I have read the report of the Māori Inquiry into Oranga Tamariki (Ko Te Wā Whakawhiti) with great interest, not least because of the mana carried by the members of the governance group. It is a bold Report. Much of the message is not new but the urgency and energy of the wero is palpable: ‘The inquiry did not have the luxury of time, but neither do our whānau’ (Foreword, p.6).
It is timely to engage openly with some of the tensions at the heart of the social work child protection project. Everyone will tell you child protection is a complex field, but this begs a related question – who defines this complexity: complex in what ways and according to who?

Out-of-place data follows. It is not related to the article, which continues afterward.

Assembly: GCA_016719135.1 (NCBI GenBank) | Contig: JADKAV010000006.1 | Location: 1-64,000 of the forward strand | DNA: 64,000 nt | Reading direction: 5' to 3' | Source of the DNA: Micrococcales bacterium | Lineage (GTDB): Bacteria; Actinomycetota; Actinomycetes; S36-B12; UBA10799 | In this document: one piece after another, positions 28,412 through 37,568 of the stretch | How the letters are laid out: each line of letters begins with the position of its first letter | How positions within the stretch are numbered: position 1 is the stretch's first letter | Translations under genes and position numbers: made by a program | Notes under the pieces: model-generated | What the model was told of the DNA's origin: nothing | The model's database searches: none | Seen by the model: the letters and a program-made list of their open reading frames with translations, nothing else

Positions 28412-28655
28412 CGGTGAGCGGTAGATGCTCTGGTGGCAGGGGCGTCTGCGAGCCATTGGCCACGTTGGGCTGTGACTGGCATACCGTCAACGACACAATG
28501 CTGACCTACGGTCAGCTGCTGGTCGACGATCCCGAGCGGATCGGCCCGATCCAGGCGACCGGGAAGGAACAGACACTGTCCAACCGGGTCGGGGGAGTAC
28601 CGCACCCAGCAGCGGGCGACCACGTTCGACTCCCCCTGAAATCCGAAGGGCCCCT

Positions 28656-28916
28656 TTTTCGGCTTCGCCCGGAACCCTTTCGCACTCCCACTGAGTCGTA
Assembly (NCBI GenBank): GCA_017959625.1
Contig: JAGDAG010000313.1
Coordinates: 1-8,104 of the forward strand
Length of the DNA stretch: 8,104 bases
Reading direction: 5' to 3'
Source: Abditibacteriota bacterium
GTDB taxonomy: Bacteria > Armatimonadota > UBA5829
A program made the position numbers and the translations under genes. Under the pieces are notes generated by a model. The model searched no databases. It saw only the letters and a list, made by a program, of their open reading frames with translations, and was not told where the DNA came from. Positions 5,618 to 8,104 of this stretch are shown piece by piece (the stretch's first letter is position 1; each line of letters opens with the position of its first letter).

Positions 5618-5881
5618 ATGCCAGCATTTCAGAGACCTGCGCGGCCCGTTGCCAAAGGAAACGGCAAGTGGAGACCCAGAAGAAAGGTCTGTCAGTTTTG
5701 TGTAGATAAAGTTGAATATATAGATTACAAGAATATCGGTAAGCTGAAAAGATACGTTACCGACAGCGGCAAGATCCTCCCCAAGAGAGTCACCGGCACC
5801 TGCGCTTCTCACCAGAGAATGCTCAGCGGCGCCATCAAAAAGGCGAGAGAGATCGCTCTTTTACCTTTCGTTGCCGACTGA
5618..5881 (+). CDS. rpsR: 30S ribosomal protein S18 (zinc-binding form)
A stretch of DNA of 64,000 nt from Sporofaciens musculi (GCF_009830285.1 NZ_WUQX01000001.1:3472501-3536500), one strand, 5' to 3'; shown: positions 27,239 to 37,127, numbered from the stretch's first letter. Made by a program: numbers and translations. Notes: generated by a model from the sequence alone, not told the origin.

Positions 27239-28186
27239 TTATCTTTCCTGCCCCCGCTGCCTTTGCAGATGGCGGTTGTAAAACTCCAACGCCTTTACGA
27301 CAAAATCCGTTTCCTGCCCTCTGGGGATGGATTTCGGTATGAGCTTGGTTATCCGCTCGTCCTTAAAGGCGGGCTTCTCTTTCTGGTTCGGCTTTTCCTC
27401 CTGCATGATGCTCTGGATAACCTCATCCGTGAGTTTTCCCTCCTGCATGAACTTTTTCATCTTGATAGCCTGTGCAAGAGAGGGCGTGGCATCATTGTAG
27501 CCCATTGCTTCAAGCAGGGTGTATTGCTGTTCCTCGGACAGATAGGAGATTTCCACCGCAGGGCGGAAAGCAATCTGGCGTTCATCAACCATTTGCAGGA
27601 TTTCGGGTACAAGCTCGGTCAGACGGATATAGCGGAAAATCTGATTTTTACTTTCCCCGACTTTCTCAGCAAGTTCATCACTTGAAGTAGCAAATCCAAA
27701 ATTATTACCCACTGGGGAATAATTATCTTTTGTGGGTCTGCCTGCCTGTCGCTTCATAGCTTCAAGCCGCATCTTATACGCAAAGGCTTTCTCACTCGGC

I think it is important to recognise that questions can be posed from differing perspectives and pitched at differing levels of analysis. However, the task in front of us is to bring insights together and to begin to weave a new way forward. I will argue here that the messages present in Puao te Ata Tu remain clear and compelling. These messages point to the need to critically re-examine the concept of self-determination for Māori as it relates to the question of child protection.
This one is about the politics of dispossession, poverty and incarceration in neoliberal New Zealand. It is no secret that Māori, Pasifika and working-class families generally carry a disproportionate burden of social suffering in our society. Look around you if you don’t believe me. We need to dismantle the structures that perpetuate social inequality.